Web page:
Tell-tale Signs of CEO Lies

Stanford University researchers picked up clues about whether the CEO was being candid during the question and answer portion of earnings calls for their study, “Detecting Deceptive Discussions in Conference Calls.”

The Tells

Not answering the question. One example was an interview with Computer Associates CEO Sanjay Kumar, who ended up in prison for securities fraud. The question asked during the interview was essentially “Can your books be trusted?”

Instead of saying yes, Kumar deflected the question by rattling off the credentials of the people who ran his company’s audit and governance committees.

“We” and “our team.” The researchers dug through transcripts of thousands of conference calls and then studied the language executives used when they had to restate earnings. They found that lying CEOs and chief financial officers overused words like “we” and “our team” instead of words that would imply personal responsibility, like “I.”

Emphasizing the positive. Researchers said lying CEOs tend to overcompensate for what they know is going on behind the scenes by using a lot of words that express positive emotion. When Enron CEO Kenneth Lay addressed employees right before the company was about to implode, he highlighted the positive (and ignored the negative). Practically every other word out of his mouth was “extremely” or “very.” If it sounds like hype, it probably is.

“You know.”CEOs and CFOs use more words that reference general knowledge such as “you know” in deceptive instances.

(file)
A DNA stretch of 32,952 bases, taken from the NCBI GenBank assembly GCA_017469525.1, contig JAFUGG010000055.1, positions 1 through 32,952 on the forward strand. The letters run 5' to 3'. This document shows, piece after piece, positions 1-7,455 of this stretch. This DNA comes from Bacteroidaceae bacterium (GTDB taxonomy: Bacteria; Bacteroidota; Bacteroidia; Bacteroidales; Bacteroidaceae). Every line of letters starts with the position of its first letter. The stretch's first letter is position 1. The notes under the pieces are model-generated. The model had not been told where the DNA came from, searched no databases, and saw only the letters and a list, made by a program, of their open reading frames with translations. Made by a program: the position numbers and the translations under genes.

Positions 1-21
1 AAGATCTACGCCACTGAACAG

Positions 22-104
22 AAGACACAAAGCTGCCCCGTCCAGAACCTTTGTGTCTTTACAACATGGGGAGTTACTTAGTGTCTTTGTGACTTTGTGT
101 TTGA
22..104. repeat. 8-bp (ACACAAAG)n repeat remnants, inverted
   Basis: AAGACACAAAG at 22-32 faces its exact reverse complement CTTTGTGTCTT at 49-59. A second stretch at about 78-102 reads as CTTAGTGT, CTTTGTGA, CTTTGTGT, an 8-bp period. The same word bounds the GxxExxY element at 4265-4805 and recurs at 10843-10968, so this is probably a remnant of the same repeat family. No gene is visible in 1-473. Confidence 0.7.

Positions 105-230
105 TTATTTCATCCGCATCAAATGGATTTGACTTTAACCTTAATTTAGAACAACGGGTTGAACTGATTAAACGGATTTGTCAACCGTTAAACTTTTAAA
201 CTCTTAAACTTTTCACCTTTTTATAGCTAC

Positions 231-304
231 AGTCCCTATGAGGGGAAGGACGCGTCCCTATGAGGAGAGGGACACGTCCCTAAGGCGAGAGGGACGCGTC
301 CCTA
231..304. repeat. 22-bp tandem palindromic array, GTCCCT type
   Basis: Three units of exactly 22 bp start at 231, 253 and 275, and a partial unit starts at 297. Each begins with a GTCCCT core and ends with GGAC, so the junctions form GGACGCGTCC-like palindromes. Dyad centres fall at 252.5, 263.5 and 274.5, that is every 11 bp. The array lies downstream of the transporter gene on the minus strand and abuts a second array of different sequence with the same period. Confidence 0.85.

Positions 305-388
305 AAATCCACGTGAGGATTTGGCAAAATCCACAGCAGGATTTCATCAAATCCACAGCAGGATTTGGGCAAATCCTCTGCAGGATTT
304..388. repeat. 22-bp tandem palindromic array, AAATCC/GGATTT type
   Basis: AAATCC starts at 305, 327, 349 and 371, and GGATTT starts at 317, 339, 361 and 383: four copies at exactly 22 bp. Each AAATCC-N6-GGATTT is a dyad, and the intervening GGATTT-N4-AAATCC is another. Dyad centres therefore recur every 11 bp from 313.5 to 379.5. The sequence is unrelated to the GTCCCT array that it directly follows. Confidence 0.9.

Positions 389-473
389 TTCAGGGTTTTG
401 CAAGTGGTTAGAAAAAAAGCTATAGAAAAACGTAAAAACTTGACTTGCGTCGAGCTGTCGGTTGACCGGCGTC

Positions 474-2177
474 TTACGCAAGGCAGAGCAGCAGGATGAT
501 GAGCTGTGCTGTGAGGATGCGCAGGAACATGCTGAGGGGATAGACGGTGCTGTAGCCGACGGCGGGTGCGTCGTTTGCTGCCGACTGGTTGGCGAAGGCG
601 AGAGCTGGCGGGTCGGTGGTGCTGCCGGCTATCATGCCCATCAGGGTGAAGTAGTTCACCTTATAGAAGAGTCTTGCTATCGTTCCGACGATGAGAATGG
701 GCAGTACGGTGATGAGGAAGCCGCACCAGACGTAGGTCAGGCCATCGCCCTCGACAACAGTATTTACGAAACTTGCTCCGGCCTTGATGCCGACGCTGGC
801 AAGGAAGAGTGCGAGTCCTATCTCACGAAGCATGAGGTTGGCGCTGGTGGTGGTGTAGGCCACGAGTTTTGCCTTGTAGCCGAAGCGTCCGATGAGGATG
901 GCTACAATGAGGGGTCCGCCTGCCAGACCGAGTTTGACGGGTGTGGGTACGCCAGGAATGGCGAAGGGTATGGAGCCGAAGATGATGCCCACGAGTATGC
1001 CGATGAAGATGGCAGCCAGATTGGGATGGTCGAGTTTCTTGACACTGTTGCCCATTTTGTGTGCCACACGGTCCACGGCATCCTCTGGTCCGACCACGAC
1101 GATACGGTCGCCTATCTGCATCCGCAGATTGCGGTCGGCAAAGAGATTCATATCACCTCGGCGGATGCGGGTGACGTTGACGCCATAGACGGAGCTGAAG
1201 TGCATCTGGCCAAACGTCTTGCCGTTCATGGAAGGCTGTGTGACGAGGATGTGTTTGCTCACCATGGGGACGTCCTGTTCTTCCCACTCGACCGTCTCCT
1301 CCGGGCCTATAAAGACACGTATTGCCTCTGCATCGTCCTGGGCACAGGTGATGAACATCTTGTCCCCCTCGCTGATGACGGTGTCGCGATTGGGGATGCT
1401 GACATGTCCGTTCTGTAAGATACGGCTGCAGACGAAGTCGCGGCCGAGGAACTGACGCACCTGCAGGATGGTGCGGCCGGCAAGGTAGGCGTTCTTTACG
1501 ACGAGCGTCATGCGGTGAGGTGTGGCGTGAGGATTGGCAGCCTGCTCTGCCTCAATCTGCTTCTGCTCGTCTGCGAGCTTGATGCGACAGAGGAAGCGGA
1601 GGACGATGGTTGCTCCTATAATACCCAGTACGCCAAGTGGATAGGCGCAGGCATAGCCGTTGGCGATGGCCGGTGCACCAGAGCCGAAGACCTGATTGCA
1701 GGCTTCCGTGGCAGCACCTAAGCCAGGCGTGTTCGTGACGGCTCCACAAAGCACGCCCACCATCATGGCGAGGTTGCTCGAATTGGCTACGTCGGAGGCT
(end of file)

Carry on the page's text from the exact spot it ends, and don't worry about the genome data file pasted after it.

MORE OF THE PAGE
The Takeaways

We think these red flags are applicable to any type of interview situation or when you’re speaking in front of a group. And these clues probably aren’t unique to C-suite executives. Other managers can give off similar “tells.”

We recommend that you record your presentations—either audio or video—in advance and listen for any of these clues. Most people don’t realize how many times they say “you know” as a filler until they play it back. You’re goal is to be credible and believable—even if the news isn’t so great. It’s also helpful to have someone you trust give you honest feedback.

The point is not to learn how to lie better—we would never advise that. Just know that people are listening to what you say and how you say it. You want to make sure to come across as the credible, honest person you are.

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